Cosmic Girl is pictured early Tuesday morning after having successfully landed back at the spaceport in Cornwall
People at Cornwall Airport Newquay react as Britain’s first satellite failed to reach orbit
A launch watcher looks disappointed after learning Britain’s first satellite failed to reach orbit
Those who attended the launch are seen reacting to the devastating news of failure
Virgin Orbit’s specially-adapted 747 jumbo jet (pictured) with a rocket attached to its belly took off from Cornwall Spaceport
Despite the hiccup, it has still been a momentous night for the country’s space industry, as the UK officially entered the space race more than 70 years after the British Space Programme was established in 1952.
Cosmic Girl reached an altitude of 35,000ft and deployed LauncherOne when it reached the launch zone above the Atlantic Ocean, just off the south coast of Ireland.
Mathew ‘Stanny’ Stannard, an RAF Squadron Leader who is on secondment as Virgin Orbit’s chief pilot, was at the controls, while his co-pilot Eric Bippert pushed the ‘Big Red Button’ to drop Sir Richard Branson’s rocket at about 23:10 GMT.
This made the jumbo bank hard to the right, taking it away from the moment the rocket ignited four seconds after falling.
LauncherOne then hurtled towards space at 8,000 mph, heading in the direction of Portugal as it ascended, before breaking through the Earth’s atmosphere.
To prepare Cosmic Girl for the launch the interior of the main deck was gutted of all seats and overhead bins to reduce the weight.
The upper deck, which was the former premium and economy cabin, has been converted into a small mission control room for launch engineers to oversee the mission the during flight.
Once the Boeing 747 reached the drop site, the pilots flew her in a looping ‘racetrack’ pattern ahead of the rocket launch.
Cosmic Girl returned to Cornwall Spaceport at about 23:55 GMT.
A former Virgin passenger plane took off from Newquay Airport on Monday night, before heading out to the Atlantic and dropping a rocket that will fly nine satellites into space
A former passenger plane had been modified to release a Virgin Orbit rocket carrying nine small satellites into space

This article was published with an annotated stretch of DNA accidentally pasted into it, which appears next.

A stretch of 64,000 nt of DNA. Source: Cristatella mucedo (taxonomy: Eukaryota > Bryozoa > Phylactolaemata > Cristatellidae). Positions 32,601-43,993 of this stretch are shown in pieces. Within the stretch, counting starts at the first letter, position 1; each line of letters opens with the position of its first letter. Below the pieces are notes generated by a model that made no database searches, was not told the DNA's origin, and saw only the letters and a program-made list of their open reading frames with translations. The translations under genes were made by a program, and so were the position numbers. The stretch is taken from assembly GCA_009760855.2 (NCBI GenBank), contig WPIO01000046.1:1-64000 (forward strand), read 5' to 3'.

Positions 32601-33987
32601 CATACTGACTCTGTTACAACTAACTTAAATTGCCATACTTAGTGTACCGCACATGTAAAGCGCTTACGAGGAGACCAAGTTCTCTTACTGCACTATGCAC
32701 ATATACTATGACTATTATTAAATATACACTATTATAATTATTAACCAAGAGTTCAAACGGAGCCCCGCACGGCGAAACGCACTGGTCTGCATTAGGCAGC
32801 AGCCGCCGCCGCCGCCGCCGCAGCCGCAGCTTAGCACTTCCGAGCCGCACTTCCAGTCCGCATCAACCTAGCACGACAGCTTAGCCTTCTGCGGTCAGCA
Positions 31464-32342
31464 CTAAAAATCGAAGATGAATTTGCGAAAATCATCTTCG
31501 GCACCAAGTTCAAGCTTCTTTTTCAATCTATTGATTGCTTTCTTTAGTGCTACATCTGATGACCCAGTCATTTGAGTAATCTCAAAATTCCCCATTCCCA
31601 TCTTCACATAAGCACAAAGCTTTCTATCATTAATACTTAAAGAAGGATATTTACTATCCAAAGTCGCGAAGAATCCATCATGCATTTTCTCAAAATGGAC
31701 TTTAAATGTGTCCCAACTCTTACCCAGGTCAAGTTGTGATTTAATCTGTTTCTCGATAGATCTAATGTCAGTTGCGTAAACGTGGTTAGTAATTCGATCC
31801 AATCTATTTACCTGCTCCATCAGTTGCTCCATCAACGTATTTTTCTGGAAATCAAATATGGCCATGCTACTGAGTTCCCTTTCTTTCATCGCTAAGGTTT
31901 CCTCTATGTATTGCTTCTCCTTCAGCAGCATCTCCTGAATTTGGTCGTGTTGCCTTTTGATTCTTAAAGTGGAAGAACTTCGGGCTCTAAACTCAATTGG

A long exposure captures the Virgin Orbit plane Cosmic Girl over Beacon Cove and Newquay as it heads out to launch the UK’s first satellites on Monday night
A repurposed 747 jumbo jet – named Cosmic Girl by Virgin – took off from Newquay Airport at 10.02pm on Monday, after all the commercial flights had ended
Dan Hart, CEO of Virgin Orbit, gives a speech during an event around Britain’s first satellite launch at Cornwall Airport Newquay
A silent disco was held before the launch. Participants were seen dancing in a conga line alongside a replica of the rocket
Celebrating the historic launch, Science Minister George Freeman told The Daily Mail before news of the hiccup: ‘We’ve been a powerhouse in space for years but I’d liken us to a Formula One pit lane, but without a car in the race, and tonight we have that car, and it’s just the start, and we’re already planning the next launches.
‘This is genuinely historic, the UK winning the European race to be the first country to launch satellites, with our allies the Norwegians close behind us.
‘The Norwegians beat us in two races to the North and South Pole, so this is a nice chance to level the field.
‘Tonight marks the dawn of a new era for UK space that will inspire a new generation of space scientists and innovators, and lay the foundations for technological leadership, just as the Apollo mission did for the USA in the 1960s.’
Grant Shapps, Secretary of State for Business, Energy and Industrial Strategy, said after the launch: ‘We think over the next decade or so there will be huge opportunities – probably about £50billion worth – of launches of these satellites.’
Approximately 2,00 people attended the launch including a person dressed as a green alien, with a sign saying ‘take me home’
Only 2,000 tickets were available for the launch and they were all snapped up shortly after they being released. Pictured: Spectators gathered at the airport for the launch
Spectators gather to watch the first ever UK launch of Virgin Orbit’s LauncherOne rocket from Spaceport Cornwall in Newquay